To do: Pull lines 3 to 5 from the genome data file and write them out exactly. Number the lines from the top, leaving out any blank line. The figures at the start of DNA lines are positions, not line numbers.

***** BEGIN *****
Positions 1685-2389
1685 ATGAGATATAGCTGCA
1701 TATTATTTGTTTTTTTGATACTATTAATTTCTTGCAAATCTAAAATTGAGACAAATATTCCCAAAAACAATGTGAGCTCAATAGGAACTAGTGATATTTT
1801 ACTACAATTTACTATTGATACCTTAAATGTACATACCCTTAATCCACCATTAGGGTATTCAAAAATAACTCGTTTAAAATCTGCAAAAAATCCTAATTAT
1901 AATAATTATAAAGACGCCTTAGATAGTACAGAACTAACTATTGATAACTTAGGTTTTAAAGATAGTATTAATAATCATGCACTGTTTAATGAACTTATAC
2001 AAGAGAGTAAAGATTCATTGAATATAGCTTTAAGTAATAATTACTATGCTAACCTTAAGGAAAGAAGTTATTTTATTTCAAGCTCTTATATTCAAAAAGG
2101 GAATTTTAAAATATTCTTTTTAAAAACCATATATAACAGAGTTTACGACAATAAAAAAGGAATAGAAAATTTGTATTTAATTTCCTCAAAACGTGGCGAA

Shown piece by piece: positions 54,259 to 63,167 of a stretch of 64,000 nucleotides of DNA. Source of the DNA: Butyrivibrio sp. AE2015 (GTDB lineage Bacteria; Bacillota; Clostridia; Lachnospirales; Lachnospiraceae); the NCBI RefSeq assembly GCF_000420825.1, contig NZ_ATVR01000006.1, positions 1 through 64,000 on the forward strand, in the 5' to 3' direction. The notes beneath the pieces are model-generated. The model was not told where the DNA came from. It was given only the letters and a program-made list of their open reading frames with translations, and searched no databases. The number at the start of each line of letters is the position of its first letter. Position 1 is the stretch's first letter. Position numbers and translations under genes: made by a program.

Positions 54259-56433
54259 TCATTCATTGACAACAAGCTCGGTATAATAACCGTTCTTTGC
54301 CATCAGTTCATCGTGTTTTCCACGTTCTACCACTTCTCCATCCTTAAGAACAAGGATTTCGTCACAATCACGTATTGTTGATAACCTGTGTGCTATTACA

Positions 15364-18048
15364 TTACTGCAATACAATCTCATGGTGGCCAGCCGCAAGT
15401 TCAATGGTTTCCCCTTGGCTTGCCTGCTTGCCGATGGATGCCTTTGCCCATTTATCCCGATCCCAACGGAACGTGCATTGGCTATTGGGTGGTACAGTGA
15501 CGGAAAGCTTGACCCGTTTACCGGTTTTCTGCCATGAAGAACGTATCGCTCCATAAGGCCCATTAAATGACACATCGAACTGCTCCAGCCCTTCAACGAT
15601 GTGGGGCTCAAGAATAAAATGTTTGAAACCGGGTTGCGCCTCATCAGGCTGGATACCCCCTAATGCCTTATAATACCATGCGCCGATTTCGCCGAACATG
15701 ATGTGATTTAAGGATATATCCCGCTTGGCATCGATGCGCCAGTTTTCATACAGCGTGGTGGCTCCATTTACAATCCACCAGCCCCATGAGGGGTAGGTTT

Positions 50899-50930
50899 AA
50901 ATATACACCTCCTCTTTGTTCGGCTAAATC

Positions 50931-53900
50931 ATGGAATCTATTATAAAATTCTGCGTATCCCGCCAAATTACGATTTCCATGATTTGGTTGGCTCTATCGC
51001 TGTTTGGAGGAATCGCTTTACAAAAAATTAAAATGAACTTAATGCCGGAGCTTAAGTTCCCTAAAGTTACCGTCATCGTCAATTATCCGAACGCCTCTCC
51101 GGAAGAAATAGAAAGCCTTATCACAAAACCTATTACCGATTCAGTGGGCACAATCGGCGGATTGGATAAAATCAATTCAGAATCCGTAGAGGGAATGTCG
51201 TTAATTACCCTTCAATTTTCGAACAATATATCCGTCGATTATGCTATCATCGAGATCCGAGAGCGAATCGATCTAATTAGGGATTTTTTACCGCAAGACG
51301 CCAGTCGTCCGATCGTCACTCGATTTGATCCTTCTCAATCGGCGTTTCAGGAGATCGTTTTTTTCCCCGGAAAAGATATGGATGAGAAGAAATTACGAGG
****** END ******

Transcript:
1701 TATTATTTGTTTTTTTGATACTATTAATTTCTTGCAAATCTAAAATTGAGACAAATATTCCCAAAAACAATGTGAGCTCAATAGGAACTAGTGATATTTT
1801 ACTACAATTTACTATTGATACCTTAAATGTACATACCCTTAATCCACCATTAGGGTATTCAAAAATAACTCGTTTAAAATCTGCAAAAAATCCTAATTAT
1901 AATAATTATAAAGACGCCTTAGATAGTACAGAACTAACTATTGATAACTTAGGTTTTAAAGATAGTATTAATAATCATGCACTGTTTAATGAACTTATAC